Make Piping Out of Thrift Store Finds | Pretty Handy Girl

How to Make Piping from Thrift Store Finds | Pretty Handy Girl

I used to buy expensive piping from my local fabric store, until the day I learned how to make my own piping. When I saw how easy making custom piping is, I never bought another yard! More recently I found a way to make piping for even less! I frequent my local thrift stores in search of items that can yield thin strips of fabric to make my own piping.

Here are a few things you can buy at a thrift store to make piping:

  • Shirts
  • Pants
  • Ties
  • Fabric Belts
  • Scarves
  • Curtains
  • Linens
  • Tablecloths

Here are some tips for harvesting the material from  your thrift store finds:

Old Shirts: Cut off the arms and remove the cuffs.  Cut the front and back shirt panels out.

Customize a Tote Bag with an Old Shirt | Pretty Handy Girl

Pants:

Similar to the shirts, cut off the legs and remove the cuffs.

CutoffPants1

Have leftover pant material? Pant legs can also make cute bucket liners!

Ties and Fabric Belts:

Ties and fabric belts can be split open. If the fabric is at least 5″ wide, it can be cut in half.

Piped Tote Bag Tutorial | Pretty Handy Girl

Scarves:

Cut scarves into 2.5″ strips.

Stenciled and Dyed Scarves Tutorial | Pretty Handy Girl

Now let’s use that fabric to Make Beautiful Piping Out of Thrift Store Finds.

How to Sew Piping:

Materials:

  • Cotton rope
  • Inexpensive cotton/poly blend white fabric
  • White thread
  • Scissors
  • Pins
  • Sewing machine with a zipper foot
  • Iron

Instructions:

Cut fabric into 2.5″ strips.

Make Your Own Finger-Printed Star Pillows | Pretty Handy Girl

To add more length, cut two pieces at a 45˚ angle at their ends.

Pin the two angled ends together as shown (at a 90˚ angle).

Stitch the two pieces together along the angled edge.

Open up the fabric and press the seam.

Lay your rope in the center of the fabric.

Line up the raw edges and pin next to the cord.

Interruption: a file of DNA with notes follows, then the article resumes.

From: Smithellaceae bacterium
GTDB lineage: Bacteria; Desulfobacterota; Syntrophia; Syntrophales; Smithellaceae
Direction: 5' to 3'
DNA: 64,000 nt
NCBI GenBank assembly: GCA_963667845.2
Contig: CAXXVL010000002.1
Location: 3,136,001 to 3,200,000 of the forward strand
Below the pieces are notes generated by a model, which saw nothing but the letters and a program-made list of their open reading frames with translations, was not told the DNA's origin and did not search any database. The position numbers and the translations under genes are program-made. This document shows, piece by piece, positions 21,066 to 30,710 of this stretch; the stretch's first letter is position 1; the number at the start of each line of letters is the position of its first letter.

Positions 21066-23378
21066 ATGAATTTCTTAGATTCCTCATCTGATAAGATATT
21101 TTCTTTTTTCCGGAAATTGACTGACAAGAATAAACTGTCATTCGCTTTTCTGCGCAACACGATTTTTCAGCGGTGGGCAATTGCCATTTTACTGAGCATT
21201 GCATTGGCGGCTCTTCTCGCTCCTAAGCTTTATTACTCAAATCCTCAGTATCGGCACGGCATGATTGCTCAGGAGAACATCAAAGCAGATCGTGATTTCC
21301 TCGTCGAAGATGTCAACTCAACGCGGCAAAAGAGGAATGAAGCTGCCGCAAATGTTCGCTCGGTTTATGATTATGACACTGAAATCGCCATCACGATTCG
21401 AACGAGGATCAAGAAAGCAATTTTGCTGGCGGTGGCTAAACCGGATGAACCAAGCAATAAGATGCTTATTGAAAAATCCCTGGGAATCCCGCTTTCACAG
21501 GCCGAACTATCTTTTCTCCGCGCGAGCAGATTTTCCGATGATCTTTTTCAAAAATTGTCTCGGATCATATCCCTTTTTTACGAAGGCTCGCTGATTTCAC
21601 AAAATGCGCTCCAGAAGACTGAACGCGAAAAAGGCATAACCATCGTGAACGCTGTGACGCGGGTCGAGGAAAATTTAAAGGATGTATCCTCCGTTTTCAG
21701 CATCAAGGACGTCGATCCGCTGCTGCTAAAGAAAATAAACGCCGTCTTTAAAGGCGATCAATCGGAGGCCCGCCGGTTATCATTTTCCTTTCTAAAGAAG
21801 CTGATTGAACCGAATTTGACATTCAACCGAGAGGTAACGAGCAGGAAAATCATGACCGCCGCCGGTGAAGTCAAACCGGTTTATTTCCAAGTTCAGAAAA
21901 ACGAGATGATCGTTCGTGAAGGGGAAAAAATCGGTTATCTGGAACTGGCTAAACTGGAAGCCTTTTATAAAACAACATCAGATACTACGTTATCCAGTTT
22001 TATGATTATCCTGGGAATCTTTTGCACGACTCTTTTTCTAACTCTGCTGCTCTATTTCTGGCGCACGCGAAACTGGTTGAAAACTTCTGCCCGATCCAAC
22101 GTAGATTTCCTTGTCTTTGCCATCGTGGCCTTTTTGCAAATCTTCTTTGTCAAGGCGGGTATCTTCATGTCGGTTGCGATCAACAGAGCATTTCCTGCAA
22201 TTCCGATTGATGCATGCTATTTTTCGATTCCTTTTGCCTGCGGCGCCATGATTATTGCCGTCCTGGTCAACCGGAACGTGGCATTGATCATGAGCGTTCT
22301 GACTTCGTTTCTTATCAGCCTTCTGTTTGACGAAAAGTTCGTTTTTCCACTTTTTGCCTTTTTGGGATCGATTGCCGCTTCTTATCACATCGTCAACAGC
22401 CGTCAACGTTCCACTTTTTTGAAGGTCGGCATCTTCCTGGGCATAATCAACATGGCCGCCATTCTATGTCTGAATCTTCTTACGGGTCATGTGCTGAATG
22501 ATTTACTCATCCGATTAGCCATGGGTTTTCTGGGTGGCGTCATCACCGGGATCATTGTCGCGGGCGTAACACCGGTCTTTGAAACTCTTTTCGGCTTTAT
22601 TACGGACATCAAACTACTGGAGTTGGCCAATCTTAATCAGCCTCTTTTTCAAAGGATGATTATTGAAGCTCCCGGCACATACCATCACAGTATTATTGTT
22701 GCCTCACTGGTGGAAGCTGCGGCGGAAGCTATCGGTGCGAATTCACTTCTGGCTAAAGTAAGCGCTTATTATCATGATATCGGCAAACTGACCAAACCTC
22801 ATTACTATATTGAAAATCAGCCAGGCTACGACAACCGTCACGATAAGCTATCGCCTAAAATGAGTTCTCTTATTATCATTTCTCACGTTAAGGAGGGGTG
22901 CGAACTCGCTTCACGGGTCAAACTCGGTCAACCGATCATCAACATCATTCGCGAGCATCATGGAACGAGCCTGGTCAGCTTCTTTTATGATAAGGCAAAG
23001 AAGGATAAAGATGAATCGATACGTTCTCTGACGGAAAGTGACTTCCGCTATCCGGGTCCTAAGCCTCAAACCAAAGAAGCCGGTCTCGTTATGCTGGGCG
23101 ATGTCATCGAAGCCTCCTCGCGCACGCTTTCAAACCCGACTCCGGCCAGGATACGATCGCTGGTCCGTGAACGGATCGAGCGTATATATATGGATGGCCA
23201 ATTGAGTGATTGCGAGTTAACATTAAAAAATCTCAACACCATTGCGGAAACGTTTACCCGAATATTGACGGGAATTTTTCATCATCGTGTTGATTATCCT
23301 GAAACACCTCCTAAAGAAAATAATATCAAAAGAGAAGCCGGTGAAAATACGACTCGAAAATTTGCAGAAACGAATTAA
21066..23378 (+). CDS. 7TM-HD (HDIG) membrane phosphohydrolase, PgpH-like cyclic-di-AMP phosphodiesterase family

Using your sewing machine and zipper foot, stitch very close along the edge of the rope but not on top of it.

And this is your finished product!

Fabric with a print on it is super cute too!

Piped Tote Bag Tutorial | Pretty Handy Girl

Now, head on over to see my tutorial for sewing a bench cushion with piping:

sewing_a_piped_bench_cushion

or dressing up tote bags with piping:

Piped Tote Bag Tutorial | Pretty Handy Girl

or making piped envelope pillows!

Make Your Own Finger-Printed Star Pillows | Pretty Handy Girl

And may you never pay full price for piping ever again!

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5 replies
  1. Julie
    Julie says:

    I just saw this, looking through some of your other projects, I have ALWAYS loved your site, and all of the creative projects you come up with!!!! I have a weird question about this… do you happen to know where you purchased the cotton rope you used for the piping? I used to always buy clothes line to make piping because it is inexpensive, but recently all the clothesline (and even some of the piping at the fabric store) I find is made out of that weird stuff that is woven on the exterior and has plastic-y tubing down the center… it is NOT rope!!! But I noticed yours in the photo is good old fashioned cotton twisted rope!!! I want to do a macrame project, and I want that twisted cotton rope look. I have found a small selection of cotton rope at the hardware, but it would be too expensive to buy 100 feet.

    Just curious if you had a good source, for inexpensive cotton rope….?

    Reply

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